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Columns

  • Are elected and appointed officials held to different standards?

    The city of LaFollette seems to be a land without consequences.

    From avoiding the most basic of traffic laws to wrecking a city owned vehicle those employed by the city and elected or appointed to serve LaFollette seem to be above consequences.

    In recent months the LaFollette City Court traffic judge Wes Hatmaker was arrested for driving on a suspended license. He immediately owned up to not having a license, which he should have done because it had been suspended for 14 years.

  • You are Never Too Old for Tickles

     

  • Be careful what you say

     You see coverage of elected and appointed officials speaking disrespectfully to one another every week. Now, there’s finally been an instance of disrespect that needs more attention because Campbell County’s residents need to know how one school board member chose to insult a principal.

  • Times are tough all over

    Jellico and Caryville are opposite sides of the same financially  irresponsible coin.

    Jellico is broke.

    A look at their books quickly reveals the town is basically living paycheck to paycheck- so to speak. An influx of property tax has eased the financial tension to a degree but it by no means has alleviated the problem. The town has no reserve funds so what will happen when the property taxes dry up?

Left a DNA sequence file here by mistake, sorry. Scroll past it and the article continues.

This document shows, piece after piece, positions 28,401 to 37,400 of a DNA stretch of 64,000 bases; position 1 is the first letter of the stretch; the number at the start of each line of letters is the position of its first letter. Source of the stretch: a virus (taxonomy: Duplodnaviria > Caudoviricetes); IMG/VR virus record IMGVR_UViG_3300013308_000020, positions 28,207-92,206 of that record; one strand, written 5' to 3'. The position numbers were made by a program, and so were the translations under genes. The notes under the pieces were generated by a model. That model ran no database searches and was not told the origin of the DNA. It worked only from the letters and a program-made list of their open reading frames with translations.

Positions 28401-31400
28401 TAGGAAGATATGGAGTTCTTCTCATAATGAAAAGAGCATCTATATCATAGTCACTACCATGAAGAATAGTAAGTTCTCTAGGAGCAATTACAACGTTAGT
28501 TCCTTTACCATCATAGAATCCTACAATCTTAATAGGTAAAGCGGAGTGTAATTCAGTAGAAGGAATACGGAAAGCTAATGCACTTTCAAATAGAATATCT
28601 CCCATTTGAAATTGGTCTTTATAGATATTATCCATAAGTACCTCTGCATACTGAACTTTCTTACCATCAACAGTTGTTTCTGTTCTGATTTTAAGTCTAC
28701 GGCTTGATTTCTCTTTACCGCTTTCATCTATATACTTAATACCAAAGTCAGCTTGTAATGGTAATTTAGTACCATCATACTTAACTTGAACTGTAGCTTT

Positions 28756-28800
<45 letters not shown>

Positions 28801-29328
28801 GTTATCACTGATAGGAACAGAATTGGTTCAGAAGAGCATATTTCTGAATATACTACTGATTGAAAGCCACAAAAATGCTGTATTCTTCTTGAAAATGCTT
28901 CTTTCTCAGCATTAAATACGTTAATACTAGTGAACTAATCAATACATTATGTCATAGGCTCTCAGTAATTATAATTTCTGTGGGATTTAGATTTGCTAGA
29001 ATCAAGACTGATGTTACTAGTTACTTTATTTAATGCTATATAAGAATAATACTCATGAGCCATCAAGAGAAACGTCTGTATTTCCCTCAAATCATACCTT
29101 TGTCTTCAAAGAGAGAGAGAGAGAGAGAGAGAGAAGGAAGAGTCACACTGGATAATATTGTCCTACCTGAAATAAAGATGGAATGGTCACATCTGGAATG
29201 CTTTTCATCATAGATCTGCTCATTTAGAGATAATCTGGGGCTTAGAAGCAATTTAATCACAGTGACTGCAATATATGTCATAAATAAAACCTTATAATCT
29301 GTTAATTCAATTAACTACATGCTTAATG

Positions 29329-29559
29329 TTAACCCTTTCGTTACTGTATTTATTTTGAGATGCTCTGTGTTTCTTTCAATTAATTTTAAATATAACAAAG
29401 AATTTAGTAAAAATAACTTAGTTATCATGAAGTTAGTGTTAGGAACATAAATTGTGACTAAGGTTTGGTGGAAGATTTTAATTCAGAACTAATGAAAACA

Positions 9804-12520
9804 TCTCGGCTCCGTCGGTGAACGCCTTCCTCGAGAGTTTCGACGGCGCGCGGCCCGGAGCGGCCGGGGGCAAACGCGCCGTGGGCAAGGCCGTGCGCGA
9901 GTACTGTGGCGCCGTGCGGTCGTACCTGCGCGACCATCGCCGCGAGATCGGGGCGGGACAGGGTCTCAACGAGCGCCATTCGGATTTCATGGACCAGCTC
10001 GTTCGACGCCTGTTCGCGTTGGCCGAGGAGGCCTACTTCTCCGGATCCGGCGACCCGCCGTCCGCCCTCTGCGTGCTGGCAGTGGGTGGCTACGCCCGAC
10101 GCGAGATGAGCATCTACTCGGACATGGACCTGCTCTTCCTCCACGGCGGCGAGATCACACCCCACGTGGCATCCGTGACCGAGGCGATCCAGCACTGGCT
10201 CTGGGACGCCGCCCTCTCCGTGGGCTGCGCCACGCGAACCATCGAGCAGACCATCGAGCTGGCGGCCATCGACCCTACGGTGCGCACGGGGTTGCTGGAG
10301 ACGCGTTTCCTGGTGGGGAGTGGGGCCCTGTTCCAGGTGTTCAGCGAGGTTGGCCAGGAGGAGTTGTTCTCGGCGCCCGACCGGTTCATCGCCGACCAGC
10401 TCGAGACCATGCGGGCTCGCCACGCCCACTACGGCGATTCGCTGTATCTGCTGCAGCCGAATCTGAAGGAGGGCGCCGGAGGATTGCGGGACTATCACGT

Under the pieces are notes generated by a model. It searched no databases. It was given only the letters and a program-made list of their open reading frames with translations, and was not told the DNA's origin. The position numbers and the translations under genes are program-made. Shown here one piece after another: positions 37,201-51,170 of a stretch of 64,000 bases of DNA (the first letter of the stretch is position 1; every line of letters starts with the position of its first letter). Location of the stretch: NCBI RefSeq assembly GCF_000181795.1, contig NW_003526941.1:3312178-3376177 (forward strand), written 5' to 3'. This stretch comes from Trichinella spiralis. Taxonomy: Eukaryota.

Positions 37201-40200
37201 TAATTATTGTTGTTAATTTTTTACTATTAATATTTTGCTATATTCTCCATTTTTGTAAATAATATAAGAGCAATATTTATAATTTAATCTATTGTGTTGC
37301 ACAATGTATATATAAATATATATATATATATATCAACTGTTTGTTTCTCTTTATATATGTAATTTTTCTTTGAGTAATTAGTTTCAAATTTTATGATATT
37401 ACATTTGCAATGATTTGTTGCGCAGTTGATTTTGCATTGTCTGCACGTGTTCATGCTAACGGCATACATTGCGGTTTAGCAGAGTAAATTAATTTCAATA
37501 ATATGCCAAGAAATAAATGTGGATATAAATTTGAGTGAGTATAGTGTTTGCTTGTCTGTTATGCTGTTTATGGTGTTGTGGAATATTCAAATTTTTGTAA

• So who’s face are ya’ll putting on the new five-dollar bill?

    It turns out there are several individuals in this country who want their individual states to secede from the union and strike out alone.

    Even in Tennessee, there are enough signatures on a petition to warrant a response from the White House.

    Secession is not a viable or intelligent solution to any problem this country may or may not be facing. 

  • Nothing gold can stay

     

  • There is a line that shouldn’t be crossed by lawmakers in the War on Drugs

    It doesn’t take long to realize drugs are a problem in our community.

    Many people are addicted to various substances, such as methamphetamines. Some are involved in manufacturing and selling meth. The “War on Drugs” has had many casualties, including those dying from addiction and those who have been killed fighting drug traffic.

    But sometimes a subtler casualty is a loss of personal liberties when lawmakers overreach to police the trade. While the problem plagues our county, it doesn’t warrant a knee-jerk reaction.

  • Starting school and stopping time

       This summer went by quicker than a jailbreak when the door is left open.

    Hoping to prepare for the new year, the boys and I made the obligatory and expensive trek for school supplies.

    Standing amid the plastic binders, packs of paper and folders I was struck at how fast our boys had grown.

    I can clearly remember their first days of school- the tears, the hanging on, the fits. I have assured both I would never act like that again.

  • The constant moving target of industry

      Last week’s closing of PACA has struck a nerve with me.

    I hate to see anyone lose their job- especially in this economy.

    But I think what has really gotten under my skin is the cavalier attitude I have been on the receiving end of while dealing with the corporate boys at Point Blank Enterprises, the parent company of PACA.

  • The Night Before Christmas in the Middle East for week of December 22, 2011

      The Night Before Christmas in the Middle East